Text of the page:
The Strange Change of the School Exchange

Max GreenMay 2, 2024Crisis & ChangeHelping Hands

Artwork by Arina Stetsiuk, age 14

In 2023 I experienced a gigantic change that millions of 10- and 11-year-olds face: transitioning from elementary school to middle school.

Before starting middle school, I was really excited and slightly nervous; one of my best friends from elementary school was also going to the school, and I was eager to meet new people and make new friends. However, when we finally got our classes I realized I did not know anybody who was in my class, which made me more nervous. Overall I was mostly excited and ready for middle school.

When I was nearing the end of fifth grade in June, the staff of MS 447 organized an orientation for the soon-to-be-sixth graders. I can guarantee that most of the kids in sixth grade would say that it was fun. I completely agree. We met new people, made some friends, and did an icebreaker in a stress-free situation. There are a few kids I met there who I still talk to. Also, the principal taught us a little bit about MS 447 and what makes it unique from other schools. I really appreciate that the staff at my school worked as hard as they did to make us feel more comfortable.

On the first two days of middle school the teachers organized welcome days, a time when students could talk and socialize, make new friends, meet some teachers, and of course learn how to get around the school. Although a few people thought that the welcome days were boring, I thought they were pretty fun, definitely better than real schoolwork. The last one was extremely important, because after we introduced ourselves to each other we had to find our way around the building and that did not end well. A few other kids and I had to find the eighth grade Spanish classroom to talk about a book we were forced to read over the summer. Sadly, we didn’t have directions and it took us about 20 minutes walking around the building until we finally found the place. It was fun though, I met new people on my way there. Inconveniently, we only had a tour of our building after we got lost. I thought it was very considerate for our teachers to give us a couple of days to ease into sixth grade. I got a tour of the building, but more importantly I met new people and made new friends.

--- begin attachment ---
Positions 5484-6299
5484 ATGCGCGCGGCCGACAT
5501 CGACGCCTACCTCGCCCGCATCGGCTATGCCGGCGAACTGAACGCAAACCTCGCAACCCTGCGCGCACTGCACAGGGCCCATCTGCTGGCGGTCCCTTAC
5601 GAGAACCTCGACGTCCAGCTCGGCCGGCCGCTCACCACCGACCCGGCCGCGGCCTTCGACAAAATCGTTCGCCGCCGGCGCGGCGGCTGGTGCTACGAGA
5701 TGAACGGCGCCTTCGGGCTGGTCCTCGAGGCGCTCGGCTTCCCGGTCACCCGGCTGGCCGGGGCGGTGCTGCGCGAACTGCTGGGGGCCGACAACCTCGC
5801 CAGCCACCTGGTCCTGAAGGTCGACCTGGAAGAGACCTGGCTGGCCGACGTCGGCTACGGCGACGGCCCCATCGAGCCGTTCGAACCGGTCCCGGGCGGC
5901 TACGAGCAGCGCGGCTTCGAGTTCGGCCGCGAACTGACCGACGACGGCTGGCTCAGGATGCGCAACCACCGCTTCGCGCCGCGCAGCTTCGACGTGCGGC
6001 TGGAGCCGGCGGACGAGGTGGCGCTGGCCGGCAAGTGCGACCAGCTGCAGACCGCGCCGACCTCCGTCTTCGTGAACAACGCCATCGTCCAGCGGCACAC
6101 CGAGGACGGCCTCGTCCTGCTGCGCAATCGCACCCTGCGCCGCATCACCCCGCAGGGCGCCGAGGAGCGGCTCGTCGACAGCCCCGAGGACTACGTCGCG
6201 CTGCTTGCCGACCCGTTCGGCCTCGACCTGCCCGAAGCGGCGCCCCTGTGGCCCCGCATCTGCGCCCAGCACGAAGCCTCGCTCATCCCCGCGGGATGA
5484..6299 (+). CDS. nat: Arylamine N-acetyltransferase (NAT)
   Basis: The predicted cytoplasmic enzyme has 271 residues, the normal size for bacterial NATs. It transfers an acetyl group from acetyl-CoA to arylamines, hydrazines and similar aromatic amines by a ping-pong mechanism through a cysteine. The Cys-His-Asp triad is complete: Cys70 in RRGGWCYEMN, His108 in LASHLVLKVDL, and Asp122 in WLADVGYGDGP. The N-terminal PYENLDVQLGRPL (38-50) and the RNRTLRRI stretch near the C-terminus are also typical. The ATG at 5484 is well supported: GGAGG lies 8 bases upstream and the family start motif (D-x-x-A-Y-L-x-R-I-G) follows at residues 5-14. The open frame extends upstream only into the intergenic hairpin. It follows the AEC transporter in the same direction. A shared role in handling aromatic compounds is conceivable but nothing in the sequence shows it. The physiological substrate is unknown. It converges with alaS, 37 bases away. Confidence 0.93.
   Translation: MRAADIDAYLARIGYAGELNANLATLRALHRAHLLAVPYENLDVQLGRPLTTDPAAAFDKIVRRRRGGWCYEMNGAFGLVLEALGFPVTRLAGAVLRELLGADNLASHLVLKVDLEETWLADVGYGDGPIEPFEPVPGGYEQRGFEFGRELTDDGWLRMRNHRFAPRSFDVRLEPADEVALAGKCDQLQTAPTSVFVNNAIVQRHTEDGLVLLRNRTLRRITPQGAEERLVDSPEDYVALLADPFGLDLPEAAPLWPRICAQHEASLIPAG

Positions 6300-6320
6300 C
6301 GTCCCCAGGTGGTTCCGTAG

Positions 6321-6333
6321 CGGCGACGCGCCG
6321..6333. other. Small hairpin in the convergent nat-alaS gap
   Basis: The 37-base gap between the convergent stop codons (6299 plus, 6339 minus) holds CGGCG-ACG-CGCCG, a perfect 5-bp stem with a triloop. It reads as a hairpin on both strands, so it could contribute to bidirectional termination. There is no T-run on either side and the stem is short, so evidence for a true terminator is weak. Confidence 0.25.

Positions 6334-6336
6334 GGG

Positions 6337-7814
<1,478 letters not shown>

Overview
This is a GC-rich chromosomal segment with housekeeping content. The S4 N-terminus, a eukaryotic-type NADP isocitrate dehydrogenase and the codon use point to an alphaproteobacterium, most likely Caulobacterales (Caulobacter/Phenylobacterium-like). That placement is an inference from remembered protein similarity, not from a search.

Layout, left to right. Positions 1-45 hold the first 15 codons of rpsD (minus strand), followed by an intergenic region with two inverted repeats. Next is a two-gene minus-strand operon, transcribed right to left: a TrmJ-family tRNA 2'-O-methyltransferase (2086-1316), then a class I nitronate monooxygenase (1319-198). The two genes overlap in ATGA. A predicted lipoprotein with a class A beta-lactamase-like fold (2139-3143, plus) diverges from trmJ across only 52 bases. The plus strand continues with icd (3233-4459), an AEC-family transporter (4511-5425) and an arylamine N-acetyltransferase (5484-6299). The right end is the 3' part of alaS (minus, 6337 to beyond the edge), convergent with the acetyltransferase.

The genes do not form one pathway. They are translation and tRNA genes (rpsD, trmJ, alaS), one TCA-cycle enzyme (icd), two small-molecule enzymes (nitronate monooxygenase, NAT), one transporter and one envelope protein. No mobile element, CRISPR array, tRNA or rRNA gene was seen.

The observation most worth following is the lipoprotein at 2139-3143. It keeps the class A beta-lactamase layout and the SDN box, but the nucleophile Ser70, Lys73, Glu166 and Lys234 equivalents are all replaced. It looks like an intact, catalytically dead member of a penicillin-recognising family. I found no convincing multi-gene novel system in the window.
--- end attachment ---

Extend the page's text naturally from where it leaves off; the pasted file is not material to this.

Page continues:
They also reinstated a tradition from before COVID-19 and in November took our grade to Camp Bernie, which is a camp all the way over in New Jersey. It was a really great experience for me and many other kids who went. We were put into cabins with people from other classes, many of whom I didn’t know. We were also put into different groups for meals and activities. I participated in a karaoke night, zip line, climbing obstacle, tie-dye, basketball, team building, and just hanging out. At Camp Bernie, I made many friends and became better friends with people I already knew. I really appreciated that the staff took the time to do a fundraiser and organize an overnight trip just to help us make friends. My experience at Camp Bernie definitely made the transition from elementary school to middle school more smooth.

I really respect that the administration created so many opportunities to help us fit in and get into the groove of our new school. Although I would have been fine, many kids might have struggled with switching to a new school, a new schedule, and new classes. So everything the teachers did was definitely very thoughtful. From organizing an orientation with all sixth graders, to taking us on a trip to Camp Bernie, to hosting welcome days where we got to know our teachers, building, and classmates, the staff at my school helped make my transition to middle school more fun and stress free.